Alexandra has always been an interesting place. Full of life, full laughter and peppered all over with pain, poverty and suffering. There weren’t as many people then and there were even fewer lights. Gomora, Gamampyane, dark city and of late, Gom town.
We lived in the women’s hostel back then. It seemed like a gas stove powered, self-catering prison looking back now and we’d soon have to move as my elder brother grew too big to live there. It echoed in every direction and the communal kitchens and laundry areas on each floor bustled with laughter and gossip. Every floor looked the same. It was easy to get lost in the endless echo and dark pockets. So I never strayed more than a single floor away.
We moved into a small shack not too far away from the hostel. There were three round, pointed roof bucket toilets behind our little shack and it was in that esthetically poor but love-rich place where I first noticed my mother’s cape and it has never escaped my gaze ever since. She seemed to make miracles happen every day from the smallest things and would soon erect a brick structure to give us a modicum of dignity.
Now and then we would go to Ga Rankua. The questions from our peers would hit us like a title wave and we would lap up every moment like dogs with a fresh stake. I would explain how Setjwetla, a shantytown on the banks of the jukskei, meant something different from the then-contemporary name of a dance in which the object was to get naked. We were rock stars. The kids from the big city.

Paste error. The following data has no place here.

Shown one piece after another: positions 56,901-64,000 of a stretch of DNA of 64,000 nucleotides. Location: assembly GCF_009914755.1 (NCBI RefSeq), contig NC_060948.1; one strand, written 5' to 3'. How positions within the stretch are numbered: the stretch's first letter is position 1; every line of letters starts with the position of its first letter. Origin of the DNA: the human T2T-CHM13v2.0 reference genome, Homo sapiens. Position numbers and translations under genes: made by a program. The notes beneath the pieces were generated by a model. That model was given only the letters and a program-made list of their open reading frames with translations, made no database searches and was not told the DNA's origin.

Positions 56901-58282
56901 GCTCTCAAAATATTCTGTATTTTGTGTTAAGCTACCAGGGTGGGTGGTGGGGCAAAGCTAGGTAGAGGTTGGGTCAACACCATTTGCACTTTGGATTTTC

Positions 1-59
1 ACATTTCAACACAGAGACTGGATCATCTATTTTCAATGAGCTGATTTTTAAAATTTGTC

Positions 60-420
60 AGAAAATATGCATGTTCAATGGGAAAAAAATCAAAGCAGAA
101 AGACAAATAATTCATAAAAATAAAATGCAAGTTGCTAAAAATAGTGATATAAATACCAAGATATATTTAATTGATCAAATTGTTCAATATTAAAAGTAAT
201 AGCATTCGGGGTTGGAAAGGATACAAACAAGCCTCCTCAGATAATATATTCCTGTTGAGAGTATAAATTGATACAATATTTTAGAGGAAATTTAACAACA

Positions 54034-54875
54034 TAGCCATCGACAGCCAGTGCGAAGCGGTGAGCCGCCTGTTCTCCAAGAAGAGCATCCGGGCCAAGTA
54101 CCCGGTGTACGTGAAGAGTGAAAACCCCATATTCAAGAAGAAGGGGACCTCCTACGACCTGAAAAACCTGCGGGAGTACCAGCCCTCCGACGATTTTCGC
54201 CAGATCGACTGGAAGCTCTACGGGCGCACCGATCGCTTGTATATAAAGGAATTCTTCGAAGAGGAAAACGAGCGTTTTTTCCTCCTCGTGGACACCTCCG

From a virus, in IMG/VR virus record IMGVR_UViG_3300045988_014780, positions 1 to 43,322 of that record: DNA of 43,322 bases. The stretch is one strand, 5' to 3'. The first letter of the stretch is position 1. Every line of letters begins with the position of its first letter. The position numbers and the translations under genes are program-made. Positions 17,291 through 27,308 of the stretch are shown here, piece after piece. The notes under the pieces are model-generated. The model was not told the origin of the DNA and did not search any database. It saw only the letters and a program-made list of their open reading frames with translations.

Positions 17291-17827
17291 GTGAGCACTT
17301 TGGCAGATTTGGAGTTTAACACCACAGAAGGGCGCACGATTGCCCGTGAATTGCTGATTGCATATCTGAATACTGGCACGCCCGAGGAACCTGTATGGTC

While Bophutswana sang Lefatshe leno la borra rona side by side with ditonki diapoka, Alexandra was on the cusp of its bloodiest era and to this day, many dare not enter it. Nelson was coming and the song K’sasa eksen’ ngo 4 o’clock was about to lose all meaning.
Dipek was deployed to pave and tar our roads while slowly, Mustelek began installation of prepaid electricity. Change would come thick and fast to appease the masses and stay a bloody civil war and my grandfather would die in the arms of his beloved wife but not before Nelson, his CODESA and democracy came.
Word came that the IFP had deployed from the deep of KwaZulu and was headed for the small township of Alexandra. The men’s hostels had been mixed then. Tswana, Zulu, Sotho, Xhosa, Tsonga, Pedi, Venda all lived side by side.
But this would soon come to an abrupt and bloody end. The IFP impis arrived by train from the heart of the Zulu Kingdom. They had on their person, knives, pangas, knobkieries, guns, and on their itinerary…death.
Busses took them to from Johannesburg park station and brought them to our door, the bridge that led into pan Africa at the mouth of the township. Our worst fears, the truth we didn’t want to believe had come knocking. They alighted with a thunderous battle cry. It was all the quarter and pleasantries they would give that day.
They hacked down anything that was in their path and what would follow would hold the entire township hostage for a long time to come.